10. As in any entertainment, there are current trends. How much do these “current trends” influence what you write?
They don’t influence me much. I’m kind of a slow writer, so if I were to follow trends, I’d always be too late to the party, so to speak.

11. Mac or PC?
I use a PC.

12. Where do your ideas come from?
Anywhere and everywhere. There might be a setting that really sparks something in me, or a newspaper article, or a person I met. But usually the ideas come more freely while I’m writing.

13 What advice would you pass on to an aspiring author?
I think persistence is the key. Writers who have achieved any degree of success are those who don’t give up after the first few dozen rejections, or after getting stuck in the middle of something they’re writing; they keep coming back to it, they keep trying, because they can’t imagine doing it any other way.
But another piece of advice is to take advice from writers with a grain of salt – probably 95% of our advice doesn’t apply to you. Writing is an individualistic journey. There are sign posts along the way left by other writers, but some of those signs – while well-intentioned – will lead you in circles, while others will lead you straight into a rock wall. When you get advise, sure – ponder it, consider it, swish it around in your mouth awhile to see if it tastes right – but if it doesn’t, then spit it out and keep on plugging away.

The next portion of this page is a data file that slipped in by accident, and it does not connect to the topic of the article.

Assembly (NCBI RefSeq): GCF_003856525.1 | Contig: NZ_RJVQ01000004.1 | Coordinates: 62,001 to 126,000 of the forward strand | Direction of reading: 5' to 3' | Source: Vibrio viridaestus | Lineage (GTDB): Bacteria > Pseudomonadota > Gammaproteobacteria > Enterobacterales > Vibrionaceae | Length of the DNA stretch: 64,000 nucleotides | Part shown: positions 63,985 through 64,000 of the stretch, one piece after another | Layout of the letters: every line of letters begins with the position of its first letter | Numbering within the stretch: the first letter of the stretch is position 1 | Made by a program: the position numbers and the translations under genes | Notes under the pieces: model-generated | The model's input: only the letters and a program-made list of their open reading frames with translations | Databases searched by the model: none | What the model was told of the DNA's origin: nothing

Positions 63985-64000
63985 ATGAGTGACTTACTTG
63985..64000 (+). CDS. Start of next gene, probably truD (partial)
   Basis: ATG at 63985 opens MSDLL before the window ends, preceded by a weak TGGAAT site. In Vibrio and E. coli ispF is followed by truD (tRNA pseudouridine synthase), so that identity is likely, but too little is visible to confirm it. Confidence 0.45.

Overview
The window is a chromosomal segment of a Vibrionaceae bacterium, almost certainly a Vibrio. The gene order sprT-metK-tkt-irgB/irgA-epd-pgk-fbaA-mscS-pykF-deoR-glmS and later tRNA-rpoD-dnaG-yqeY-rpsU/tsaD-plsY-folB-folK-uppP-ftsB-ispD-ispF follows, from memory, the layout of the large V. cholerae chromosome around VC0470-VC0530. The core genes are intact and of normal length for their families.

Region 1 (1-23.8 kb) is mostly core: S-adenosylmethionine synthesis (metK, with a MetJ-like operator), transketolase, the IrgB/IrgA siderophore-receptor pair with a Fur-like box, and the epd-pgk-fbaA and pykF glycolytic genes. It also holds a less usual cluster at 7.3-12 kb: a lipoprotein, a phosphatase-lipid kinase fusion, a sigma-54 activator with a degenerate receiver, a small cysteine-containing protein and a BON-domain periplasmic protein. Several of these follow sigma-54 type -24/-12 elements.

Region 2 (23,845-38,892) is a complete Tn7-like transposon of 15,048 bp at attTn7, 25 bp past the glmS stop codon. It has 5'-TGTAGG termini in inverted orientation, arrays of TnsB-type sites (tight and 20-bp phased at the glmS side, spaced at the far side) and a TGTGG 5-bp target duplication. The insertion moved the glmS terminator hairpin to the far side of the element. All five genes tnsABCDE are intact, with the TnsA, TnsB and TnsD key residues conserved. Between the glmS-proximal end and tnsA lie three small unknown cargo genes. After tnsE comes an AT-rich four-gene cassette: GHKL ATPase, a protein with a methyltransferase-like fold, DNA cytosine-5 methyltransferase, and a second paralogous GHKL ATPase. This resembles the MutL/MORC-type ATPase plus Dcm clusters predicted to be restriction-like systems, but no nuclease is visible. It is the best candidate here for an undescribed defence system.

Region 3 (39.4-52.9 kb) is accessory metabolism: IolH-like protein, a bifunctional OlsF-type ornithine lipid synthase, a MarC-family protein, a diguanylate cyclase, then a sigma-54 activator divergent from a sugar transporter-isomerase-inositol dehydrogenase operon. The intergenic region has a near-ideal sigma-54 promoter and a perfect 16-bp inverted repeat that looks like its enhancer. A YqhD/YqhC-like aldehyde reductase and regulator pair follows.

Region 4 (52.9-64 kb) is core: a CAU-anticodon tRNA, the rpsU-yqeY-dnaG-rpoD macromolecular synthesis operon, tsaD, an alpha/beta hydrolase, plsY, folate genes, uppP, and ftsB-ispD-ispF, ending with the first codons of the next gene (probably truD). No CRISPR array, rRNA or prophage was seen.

Thursday, February 16, 2012

Review: Bedtime Stories for the Apocalypse

Bedtime Stories for the Apocalypse
Joel Arnold
Available as an e-book on Smashwords and as an e-book from Amazon and Barnes & Noble.

Good afternoon constant reader.
In a nutshell, if you like a short story collection that is chilling and thought provoking, then this book is for you.

Bedtime Stories for the Apocalypse is a tasty collection of stories, perfect for killing a little time, and getting a case of the heebee jeebees.

I'll hit a few of the high lights of this collection and allow you to discover the rest for yourself.